Daily monitored PM10, CO, NO2, and SO2 data at Income Tax Office in central part of Delhi are retrieved from CPCB web site ( for January, 2007 to December, 2008. A thermal power plant (747 MW) is located within 500 m in the southeast direction of this site. Rainfall, temperature, RH, and wind speed data are collected from the India Meteorological Department (

Measurements of PM10, PM2.5, and PM1 were carried out with a GRIMM aerosol spectrometer (Model 1.108: OPC, GRIMM Inc.) at about 15 m above the ground level, on the rooftop of Indian Institute of Tropical Meteorology (IITM) building located in the central part of Delhi during Deepawali of 2007 and of 2008. This site primarily is a residential area away from the large pollutant-sources. GRIMM aerosol spectrometer is specifically designed for monitoring PM10, PM2.5, and PM1 aerosols. The technology enables to make precise cut off diameters for all the three PM sizes. This system allows collection of all three PM fractions simultaneously without any necessity of changing sampling heads. The particle analyzer was operated continuously a day before, on, and after Deepawali festivals for 2 days. A constant flow rate 1.2 liter/min was maintained throughout measurements.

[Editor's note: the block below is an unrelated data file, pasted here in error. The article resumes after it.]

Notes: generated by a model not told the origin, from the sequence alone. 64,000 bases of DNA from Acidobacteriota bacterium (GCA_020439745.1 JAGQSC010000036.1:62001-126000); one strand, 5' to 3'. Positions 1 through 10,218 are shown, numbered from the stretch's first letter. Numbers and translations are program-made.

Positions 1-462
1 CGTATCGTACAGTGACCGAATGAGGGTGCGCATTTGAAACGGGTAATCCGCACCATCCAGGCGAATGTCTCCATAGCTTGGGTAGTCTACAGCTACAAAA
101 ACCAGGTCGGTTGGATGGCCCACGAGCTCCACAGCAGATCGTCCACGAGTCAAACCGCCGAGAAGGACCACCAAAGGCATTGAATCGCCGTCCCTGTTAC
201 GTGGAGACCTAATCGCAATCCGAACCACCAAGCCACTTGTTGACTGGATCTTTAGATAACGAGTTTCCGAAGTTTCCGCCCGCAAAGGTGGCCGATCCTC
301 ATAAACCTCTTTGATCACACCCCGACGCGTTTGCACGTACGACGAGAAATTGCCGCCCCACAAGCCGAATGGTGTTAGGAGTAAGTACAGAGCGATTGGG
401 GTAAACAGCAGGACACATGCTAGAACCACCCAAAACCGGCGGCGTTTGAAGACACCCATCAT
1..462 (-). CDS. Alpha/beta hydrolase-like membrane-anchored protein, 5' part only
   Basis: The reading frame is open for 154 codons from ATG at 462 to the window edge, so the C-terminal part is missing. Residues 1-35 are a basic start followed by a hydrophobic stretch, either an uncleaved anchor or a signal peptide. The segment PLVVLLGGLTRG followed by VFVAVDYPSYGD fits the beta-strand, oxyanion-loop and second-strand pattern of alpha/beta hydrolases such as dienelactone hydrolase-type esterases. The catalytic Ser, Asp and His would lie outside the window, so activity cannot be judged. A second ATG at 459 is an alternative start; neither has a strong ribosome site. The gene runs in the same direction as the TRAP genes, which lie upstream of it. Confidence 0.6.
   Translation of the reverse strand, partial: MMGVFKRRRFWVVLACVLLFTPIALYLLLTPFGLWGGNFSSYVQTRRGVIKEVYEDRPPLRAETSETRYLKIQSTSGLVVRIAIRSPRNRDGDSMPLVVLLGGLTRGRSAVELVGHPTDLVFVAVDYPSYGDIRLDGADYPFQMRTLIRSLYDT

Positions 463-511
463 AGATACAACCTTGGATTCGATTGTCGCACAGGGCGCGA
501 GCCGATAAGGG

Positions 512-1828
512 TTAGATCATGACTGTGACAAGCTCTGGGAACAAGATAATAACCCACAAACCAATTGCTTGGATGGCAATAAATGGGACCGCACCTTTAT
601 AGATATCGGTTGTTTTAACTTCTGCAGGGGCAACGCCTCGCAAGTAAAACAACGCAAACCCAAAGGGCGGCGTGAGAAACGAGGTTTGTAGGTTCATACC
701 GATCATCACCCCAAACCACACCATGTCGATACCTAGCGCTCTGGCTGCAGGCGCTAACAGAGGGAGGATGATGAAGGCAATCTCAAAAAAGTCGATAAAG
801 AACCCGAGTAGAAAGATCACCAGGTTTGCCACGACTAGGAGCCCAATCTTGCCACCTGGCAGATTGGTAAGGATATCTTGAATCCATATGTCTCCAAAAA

3 Results and discussion

3.1 Temporal variation of PM10 concentrations

Time-series of PM10, and of temperature, wind, rainfall, and relative humidity from January, 2007 to December, 2008 are plotted in Figs. 1 and 2, respectively. Monthly mean PM10 levels varied between 42 and 200 μg/m3 with an annual arithmetic mean 114.1 ± 81.7 μg m−3. PM10 concentrations during monsoon were well below the National Ambient Air Quality (NAAQ) (60 μg m−3) standard but were much above the NAAQ standard during winter. However, they were close to NAAQ standard during summer. The mean PM10 during November was highest (374 μg m−3 in 2007 and 220 μg m−3 in 2008), while minimum concentration was registered during August (31 μg m−3 in 2007 and 42 μg m−3 in 2008). The annual mean PM10 (114.1 μg m−3) was lower than the previously reported (171 μg m−3) by Khillare et al. (2008), during 2004 for Delhi, which can be attributed to introduction of metro-rail and use of CNG for public transport in Delhi. Considering the 24 h NAAQ standard (100 μg m−3), 58% exceedances in 2007 and 50% exceedances in 2008 were registered. While mean PM10 of 221 μg m−3 in winter is attributed to high relative humidity, low winds, and temperatures, 90 μg m−3 in summer are due to strong winds and higher temperatures.
Fig. 1

Monthly arithmetic mean variation of PM10 concentrations during 2007 and 2008 along with the values of NAAQ Standard
Fig. 2

Monthly mean of RH, rainfall, winds, and temperature during 2007 and 2008

3.2 Relationship between of PM10 and gaseous pollutants